Skip to main content

The Wikiverse Transforms Wikipedia Into a Star System and Lets You Explore


Falling down a Wikipedia rabbit hole is already tantalizing enough, but what if navigating the website felt more like traveling through the blackness of space and happening upon various information-packed planets? That would be way more fun, and also way easier to get lost in … so, I reluctantly welcome you to the Wikiverse, a new tool that might cause you to waste your entire day.

Recommended Videos

Enter the good spaceship Wikipedia and surf its pages by navigating a 3D star map. The Wikiverse is grouped into clusters, which are made up of stars; these stars represent articles, and if you click on individual specks, you can open up an article. Basically, it’s a three-dimensional, space-themed rendering of what it’s like to navigate Wikipedia.

From what I can understand, even the biggest rendering of the Wikiverse doesn’t contain the entirety of Wikipedia. There are three different “sizes” of the Wikiverse that you can select to load up and explore, and even the smallest one feels downright huge. I started out in philosophy and ended up looking at famous Shakespearian actors and then that somehow diverted me over to European politics. I could go on, but I’ll just let you explore the place yourself!

I do wish it were a little bit easier to navigate the Wikiverse; it’s certainly not as easy as Wikipedia, because it’s literally dizzying to pore over articles in this fashion. Conceptually, though, I love the Wikiverse, and I would love to see more websites take on this structure, even just as an art project as opposed to a useable resource.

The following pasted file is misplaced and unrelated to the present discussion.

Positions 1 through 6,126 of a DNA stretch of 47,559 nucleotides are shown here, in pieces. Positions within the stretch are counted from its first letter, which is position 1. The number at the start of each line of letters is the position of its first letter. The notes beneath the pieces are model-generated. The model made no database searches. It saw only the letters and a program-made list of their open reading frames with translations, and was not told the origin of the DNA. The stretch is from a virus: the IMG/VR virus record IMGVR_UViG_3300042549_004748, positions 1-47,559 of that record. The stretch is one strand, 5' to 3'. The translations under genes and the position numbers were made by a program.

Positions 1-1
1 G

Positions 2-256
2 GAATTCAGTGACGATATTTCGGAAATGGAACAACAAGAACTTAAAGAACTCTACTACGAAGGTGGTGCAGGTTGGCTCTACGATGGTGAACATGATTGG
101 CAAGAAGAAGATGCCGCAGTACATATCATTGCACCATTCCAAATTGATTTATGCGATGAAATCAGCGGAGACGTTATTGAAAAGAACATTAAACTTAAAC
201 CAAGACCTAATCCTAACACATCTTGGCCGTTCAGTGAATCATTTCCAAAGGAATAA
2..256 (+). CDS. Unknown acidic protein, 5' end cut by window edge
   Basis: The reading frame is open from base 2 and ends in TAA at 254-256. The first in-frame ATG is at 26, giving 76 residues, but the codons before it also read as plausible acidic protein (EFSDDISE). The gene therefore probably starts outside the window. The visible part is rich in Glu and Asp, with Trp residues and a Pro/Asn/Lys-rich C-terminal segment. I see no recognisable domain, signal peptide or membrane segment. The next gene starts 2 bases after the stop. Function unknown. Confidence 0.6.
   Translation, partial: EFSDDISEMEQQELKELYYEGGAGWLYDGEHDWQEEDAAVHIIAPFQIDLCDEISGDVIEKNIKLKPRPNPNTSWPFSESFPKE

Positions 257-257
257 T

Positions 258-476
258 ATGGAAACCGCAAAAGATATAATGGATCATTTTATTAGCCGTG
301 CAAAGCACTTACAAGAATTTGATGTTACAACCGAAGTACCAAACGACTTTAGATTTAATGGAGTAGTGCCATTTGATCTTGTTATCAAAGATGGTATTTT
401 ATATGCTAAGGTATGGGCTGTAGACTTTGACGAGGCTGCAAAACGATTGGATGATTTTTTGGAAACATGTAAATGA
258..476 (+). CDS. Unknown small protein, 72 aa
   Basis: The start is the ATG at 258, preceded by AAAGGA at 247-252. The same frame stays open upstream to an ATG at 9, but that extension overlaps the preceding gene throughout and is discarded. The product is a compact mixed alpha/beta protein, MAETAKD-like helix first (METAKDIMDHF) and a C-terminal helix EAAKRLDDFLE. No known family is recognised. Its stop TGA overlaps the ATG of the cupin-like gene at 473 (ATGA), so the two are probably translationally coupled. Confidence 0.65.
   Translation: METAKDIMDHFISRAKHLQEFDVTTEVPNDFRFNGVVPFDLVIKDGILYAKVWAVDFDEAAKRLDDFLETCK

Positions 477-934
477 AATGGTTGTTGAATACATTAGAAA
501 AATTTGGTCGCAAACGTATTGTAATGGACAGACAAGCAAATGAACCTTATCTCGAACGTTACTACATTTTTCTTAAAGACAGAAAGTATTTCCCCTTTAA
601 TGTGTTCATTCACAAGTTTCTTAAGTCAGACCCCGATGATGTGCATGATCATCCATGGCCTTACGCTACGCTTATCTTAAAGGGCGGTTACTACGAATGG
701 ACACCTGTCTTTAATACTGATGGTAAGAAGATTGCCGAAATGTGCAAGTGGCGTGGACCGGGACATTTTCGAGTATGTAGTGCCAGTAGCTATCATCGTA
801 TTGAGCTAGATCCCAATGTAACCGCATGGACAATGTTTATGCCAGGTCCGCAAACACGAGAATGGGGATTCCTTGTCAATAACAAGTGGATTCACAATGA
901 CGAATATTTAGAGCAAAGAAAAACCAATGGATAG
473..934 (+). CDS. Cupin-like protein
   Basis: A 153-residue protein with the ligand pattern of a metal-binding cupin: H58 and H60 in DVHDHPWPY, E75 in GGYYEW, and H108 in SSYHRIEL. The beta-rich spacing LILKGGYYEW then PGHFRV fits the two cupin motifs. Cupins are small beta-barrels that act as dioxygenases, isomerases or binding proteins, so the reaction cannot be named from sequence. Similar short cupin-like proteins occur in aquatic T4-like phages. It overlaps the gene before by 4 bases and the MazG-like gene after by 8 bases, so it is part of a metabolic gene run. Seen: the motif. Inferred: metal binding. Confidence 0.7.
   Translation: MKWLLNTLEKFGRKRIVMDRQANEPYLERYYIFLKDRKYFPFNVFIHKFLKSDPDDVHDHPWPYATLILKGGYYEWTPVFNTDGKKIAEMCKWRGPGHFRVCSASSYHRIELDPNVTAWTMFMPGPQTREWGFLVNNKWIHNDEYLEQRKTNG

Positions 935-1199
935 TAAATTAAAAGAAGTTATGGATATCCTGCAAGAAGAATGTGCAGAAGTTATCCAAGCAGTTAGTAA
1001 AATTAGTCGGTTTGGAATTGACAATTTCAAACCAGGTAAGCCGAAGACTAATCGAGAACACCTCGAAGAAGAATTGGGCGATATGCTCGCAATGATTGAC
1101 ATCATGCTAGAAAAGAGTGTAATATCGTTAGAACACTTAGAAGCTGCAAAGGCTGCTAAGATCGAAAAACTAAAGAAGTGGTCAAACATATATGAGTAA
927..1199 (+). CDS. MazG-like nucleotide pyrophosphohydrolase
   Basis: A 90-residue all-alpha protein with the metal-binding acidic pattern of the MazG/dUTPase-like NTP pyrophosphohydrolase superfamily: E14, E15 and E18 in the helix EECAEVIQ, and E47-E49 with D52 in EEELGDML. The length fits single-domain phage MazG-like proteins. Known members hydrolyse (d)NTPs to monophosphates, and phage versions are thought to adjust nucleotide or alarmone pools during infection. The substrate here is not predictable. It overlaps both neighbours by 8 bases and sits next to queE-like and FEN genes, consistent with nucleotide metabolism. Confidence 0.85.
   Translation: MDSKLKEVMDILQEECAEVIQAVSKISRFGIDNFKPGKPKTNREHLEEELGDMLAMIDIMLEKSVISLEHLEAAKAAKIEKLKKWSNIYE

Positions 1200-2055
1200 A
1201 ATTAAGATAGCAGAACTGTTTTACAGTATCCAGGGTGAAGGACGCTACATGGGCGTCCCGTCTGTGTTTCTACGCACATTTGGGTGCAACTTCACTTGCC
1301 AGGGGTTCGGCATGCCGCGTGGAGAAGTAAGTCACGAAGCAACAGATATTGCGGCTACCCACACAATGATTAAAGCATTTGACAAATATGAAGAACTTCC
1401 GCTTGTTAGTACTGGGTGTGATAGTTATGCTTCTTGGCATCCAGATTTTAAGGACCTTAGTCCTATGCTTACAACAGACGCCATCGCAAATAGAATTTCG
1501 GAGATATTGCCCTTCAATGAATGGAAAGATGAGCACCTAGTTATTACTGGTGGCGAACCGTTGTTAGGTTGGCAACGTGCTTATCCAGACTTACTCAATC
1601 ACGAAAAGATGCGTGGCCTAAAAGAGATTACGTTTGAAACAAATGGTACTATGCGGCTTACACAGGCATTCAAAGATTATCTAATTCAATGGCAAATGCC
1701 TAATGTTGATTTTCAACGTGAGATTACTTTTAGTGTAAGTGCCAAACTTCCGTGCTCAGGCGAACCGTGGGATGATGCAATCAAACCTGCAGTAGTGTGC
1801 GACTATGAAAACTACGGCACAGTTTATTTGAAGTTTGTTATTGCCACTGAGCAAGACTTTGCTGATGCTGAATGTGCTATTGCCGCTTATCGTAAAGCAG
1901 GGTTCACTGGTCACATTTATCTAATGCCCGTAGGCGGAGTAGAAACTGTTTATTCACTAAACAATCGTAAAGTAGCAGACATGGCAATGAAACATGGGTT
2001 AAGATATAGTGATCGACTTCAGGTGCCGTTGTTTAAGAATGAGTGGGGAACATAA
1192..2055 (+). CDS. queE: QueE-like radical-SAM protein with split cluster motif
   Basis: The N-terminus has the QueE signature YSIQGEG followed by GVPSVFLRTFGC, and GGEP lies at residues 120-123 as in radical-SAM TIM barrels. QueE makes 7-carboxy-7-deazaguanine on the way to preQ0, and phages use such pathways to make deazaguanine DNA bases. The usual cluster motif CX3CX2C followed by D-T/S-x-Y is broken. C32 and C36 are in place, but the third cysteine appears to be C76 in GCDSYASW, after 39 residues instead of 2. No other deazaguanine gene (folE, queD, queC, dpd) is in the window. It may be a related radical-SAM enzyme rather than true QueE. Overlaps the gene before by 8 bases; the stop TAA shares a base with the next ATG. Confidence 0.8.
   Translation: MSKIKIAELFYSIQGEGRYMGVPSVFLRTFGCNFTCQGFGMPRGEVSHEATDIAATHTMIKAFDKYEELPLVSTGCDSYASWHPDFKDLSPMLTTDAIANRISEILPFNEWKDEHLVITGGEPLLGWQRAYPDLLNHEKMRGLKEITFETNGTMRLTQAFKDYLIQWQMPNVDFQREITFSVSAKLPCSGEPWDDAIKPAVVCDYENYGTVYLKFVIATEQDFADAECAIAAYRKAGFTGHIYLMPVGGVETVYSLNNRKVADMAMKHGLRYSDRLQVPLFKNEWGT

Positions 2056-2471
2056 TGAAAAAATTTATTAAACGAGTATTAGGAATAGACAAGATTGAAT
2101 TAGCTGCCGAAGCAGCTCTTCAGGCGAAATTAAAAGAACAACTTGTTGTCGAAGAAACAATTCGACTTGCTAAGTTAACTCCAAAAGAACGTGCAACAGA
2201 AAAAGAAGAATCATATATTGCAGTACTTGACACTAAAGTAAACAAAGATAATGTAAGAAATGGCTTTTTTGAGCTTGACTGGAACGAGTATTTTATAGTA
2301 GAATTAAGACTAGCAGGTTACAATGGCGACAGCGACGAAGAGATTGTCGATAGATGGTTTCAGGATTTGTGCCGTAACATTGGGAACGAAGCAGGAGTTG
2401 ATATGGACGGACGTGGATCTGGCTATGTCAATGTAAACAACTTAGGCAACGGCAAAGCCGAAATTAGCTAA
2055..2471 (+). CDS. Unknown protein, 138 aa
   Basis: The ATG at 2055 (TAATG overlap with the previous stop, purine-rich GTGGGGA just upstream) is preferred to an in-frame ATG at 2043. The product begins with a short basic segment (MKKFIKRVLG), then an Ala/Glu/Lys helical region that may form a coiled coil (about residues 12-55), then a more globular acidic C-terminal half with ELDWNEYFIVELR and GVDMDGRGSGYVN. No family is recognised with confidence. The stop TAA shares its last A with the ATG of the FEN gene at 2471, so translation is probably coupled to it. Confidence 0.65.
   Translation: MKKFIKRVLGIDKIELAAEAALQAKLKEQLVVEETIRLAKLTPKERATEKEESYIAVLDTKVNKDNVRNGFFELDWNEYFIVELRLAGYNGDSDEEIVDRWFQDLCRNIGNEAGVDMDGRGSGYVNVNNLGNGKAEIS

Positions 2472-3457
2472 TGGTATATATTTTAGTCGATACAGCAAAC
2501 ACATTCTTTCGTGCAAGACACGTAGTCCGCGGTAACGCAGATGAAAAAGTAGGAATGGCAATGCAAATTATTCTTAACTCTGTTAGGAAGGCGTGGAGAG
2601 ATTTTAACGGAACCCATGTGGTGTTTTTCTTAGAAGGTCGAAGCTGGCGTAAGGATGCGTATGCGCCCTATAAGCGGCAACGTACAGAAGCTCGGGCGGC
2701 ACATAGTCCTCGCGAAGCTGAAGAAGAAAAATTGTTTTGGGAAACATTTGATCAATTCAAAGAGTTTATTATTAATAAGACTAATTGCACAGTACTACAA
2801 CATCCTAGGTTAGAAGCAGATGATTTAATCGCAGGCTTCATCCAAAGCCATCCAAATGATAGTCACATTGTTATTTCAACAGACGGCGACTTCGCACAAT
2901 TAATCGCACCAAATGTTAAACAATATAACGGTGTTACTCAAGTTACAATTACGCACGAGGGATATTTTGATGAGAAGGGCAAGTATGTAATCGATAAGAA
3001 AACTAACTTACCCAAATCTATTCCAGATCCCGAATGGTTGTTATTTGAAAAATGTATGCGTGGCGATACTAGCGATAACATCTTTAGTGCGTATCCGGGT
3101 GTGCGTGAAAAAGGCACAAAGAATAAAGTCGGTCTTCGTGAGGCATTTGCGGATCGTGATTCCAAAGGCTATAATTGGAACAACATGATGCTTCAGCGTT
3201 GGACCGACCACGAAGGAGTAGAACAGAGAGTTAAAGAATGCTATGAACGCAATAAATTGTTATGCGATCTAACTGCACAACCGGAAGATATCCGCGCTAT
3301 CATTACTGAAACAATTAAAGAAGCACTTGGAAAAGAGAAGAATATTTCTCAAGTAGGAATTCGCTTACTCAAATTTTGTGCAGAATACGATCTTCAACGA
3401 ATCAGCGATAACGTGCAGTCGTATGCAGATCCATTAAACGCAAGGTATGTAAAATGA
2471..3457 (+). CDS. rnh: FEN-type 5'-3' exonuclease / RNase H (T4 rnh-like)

For example, I’d like to be able to map out my frequently-read news sites or my RSS feed and find new reading material that way. Every journalist could be their own star system, surfacing different links to new places. Or, if we really want to create the ultimate time-waster here, how about turning TV Tropes into its own universe? That could provide endless browsing power … but maybe that’s not a good thing.

(via The Verge)

Want more stories like this? Become a subscriber and support the site!

The Mary Sue has a strict comment policy that forbids, but is not limited to, personal insults toward anyone, hate speech, and trolling.—

Follow The Mary Sue on Twitter, Facebook, Tumblr, Pinterest, & Google+.

Have a tip we should know? [email protected]


Maddy Myers
Maddy Myers, journalist and arts critic, has written for the Boston Phoenix, Paste Magazine, MIT Technology Review, and tons more. She is a host on a videogame podcast called Isometric (, and she plays the keytar in a band called the Robot Knights (

Filed Under:

Follow The Mary Sue: